I came across Acadians for the first time this summer, while planning a trip to Atlantic Canada. What’s this, I thought, a French thing I don’t know about? (for I consider myself to be Madame Je-sais-tout when it comes to France).
I needed to know more, so I started my trip around Nova Scotia with a visit to the Grand-Pré National Historic Site near Wolfville. There, I met up with Wayne, a bilingual guide, to find out more about Acadia. Today, this North American “country without borders” counts citizens in Nova Scotia, Prince Edward Island, New Brunswick, eastern Maine and much further south in Louisiana and New Orleans.
To understand these dispersed French descendants, we need to rewind to the early 1600s, explained Wayne, when King Louis VIII of France handed out parcels of land in what is now Nova Scotia to his loyal noblemen. They had little interest in Canada, but nonetheless sent peasants from Poitou-Charentes, Brittany and Normandy to populate and farm their newly acquired land.
The French settlers – who came to be called Acadians – were innovative farmers, building dams and sluices to keep out the high tides and exploit the rich reclaimed land. “They were prosperous and masters of their own land, trading with the British, the French, the Spanish and the Mi’kmaq indigenous people too,” explained Wayne.
But not for long. This success – and their Catholicism – made the Acadians targets. By 1750, the British wanted to force them out, prompting Le Grand Dérangement, or the “Great Upheaval”.
Wayne explained: “Around 14,000 people were sent to the east coast of America, to Pennsylvania, Philadelphia, places in New England, and all the way to Georgia, Florida and Louisiana. Many Acadians were sent to Virginia but the governor turned them away and they were imprisoned in England for three years before being taken to France. Others hid in the woods, aided by the Mi’kmaq, and many just kept moving.”
After a decade, the Acadians were finally allowed back to Nova Scotia, but instead of reclaiming their farmland, they were given land on the south shore where it was too rocky to farm. “They were also put between English communities,” he said, “in the hope they would assimilate and lose their language. It didn’t quite work out that way.”
The coastal municipality of Clare in western Nova Scotia now has the largest Acadian community in the province, numbering 2,215 (27.6 per cent of the whole population of Clare). I followed the picturesque Evangeline Trail from Wolfville to Clare, where almost all the houses have a sea view (when the fog lifts) and are decorated by Acadian flags – a tricolour with a yellow star – and there are bilingual road signs and French shop signs galore.
The French language is alive and well, as Marcel Saulnier, manager of the Rendez-vous de la Baie Visitor Centre in Clare, told me: “Our community is around 80 per cent bilingual and the leading language used in our homes is still French.”
Their dialect isn’t French-French and it’s not Québécois either. Down in West Pubnico on the south shore of Nova Scotia, I chatted with Roland D’Eon, executive director of Le Village Historique Acadien de la Nouvelle-Écosse, and some of the actors in his wonderful living history museum.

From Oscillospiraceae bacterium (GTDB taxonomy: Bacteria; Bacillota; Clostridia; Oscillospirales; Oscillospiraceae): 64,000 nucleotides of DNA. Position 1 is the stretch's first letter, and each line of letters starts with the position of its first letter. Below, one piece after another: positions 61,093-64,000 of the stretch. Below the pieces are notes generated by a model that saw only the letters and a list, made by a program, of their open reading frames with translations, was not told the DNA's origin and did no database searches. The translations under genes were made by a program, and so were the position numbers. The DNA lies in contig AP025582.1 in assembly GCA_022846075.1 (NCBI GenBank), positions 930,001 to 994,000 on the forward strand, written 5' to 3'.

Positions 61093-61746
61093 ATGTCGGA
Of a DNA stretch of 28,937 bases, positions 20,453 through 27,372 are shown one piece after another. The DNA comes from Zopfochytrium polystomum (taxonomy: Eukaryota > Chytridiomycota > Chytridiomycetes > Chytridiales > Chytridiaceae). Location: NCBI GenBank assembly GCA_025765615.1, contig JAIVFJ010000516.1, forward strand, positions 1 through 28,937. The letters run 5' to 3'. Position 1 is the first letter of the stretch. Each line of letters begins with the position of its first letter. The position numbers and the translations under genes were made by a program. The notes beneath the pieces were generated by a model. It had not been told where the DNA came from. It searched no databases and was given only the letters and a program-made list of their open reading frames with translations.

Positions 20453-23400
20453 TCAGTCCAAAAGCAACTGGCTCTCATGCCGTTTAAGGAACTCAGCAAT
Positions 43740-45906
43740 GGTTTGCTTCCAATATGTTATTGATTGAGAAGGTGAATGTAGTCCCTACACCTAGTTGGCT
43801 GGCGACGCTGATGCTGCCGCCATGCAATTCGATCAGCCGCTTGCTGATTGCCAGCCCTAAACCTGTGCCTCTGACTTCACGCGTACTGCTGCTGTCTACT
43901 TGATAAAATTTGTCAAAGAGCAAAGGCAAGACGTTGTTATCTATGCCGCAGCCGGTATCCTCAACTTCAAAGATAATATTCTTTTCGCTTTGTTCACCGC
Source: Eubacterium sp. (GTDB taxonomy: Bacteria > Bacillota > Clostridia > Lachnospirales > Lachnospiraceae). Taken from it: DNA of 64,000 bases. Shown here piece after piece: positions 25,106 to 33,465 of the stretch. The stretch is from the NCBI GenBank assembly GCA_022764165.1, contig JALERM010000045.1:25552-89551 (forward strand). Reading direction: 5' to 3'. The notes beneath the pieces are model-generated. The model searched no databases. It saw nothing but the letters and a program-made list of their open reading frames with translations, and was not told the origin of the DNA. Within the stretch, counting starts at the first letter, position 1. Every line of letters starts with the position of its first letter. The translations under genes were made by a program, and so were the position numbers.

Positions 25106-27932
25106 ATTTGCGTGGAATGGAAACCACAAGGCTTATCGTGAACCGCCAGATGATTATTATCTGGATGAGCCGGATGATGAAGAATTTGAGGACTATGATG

The school system teaches “Sunday French”, they said, which is very different to the French they talk at home. Acadians tend to Anglicise words and they hate to be corrected on it, especially by the “snobby Québécois”. “My French is my French!” they bristled proprietorially.
The costumed women in the nearby Musée des Acadiens des Pubnicos told me how proud they are of their distinctive accents and different vocabulary, adding that they have “septante” and “huitante” and “nonnante” for 70, 80 and 90, improving on the famously cumbersome French numbering system that gives the equivalent “soixante dix” (sixty-ten), “quatre-vingt” (four-twenty) and “quatre-vingt dix” (four-twenty-ten).
In Pubnico, villagers spoke about how isolation and remoteness has shaped their characters to make them resilient, determined and self-contained. You only have to wander down from the village to see the foggy inlets, tiny islands and motionless rowing boats to glimpse how that could be.
But there’s also joie-de-vivre, which comes alive through gastronomy and Acadian dishes like rappie pie, made of grated potatoes and meat, and hodge podge, a harvest soup made from fresh produce, butter and cream. Locals are evangelistic about their weekly get-togethers like Les Beaux Vendredis, a weekly seafood supper with live local music, and their Musique de la Baie kitchen parties.
The festivities reach a peak on National Acadian day on 15 August. Marcel explained: “The day is celebrated in different ways in different regions. In Clare, we do what we call a Tintamarre, or a noise parade. We have two starting points at each end of the village. We decorate our cars and make as much noise as physically possible as we meet up in the middle.
“Those who are not in cars join in too; the most common way to make noise is by hitting pots and pans together or with a wooden spoon, but some use cowbells and I know one person who shoots blanks out of a cannon. Needless to say, it gets pretty loud.”
How to get there
Halifax is served from Gatwick by Canadian Affair and Heathrow by Air Canada.
Where to stay
White Point Beach Resort, near Pubnico, has doubles from £124.
Driftwood By The Bay in Clare has camping domes from C$315 (£190).
Tourism Nova Scotia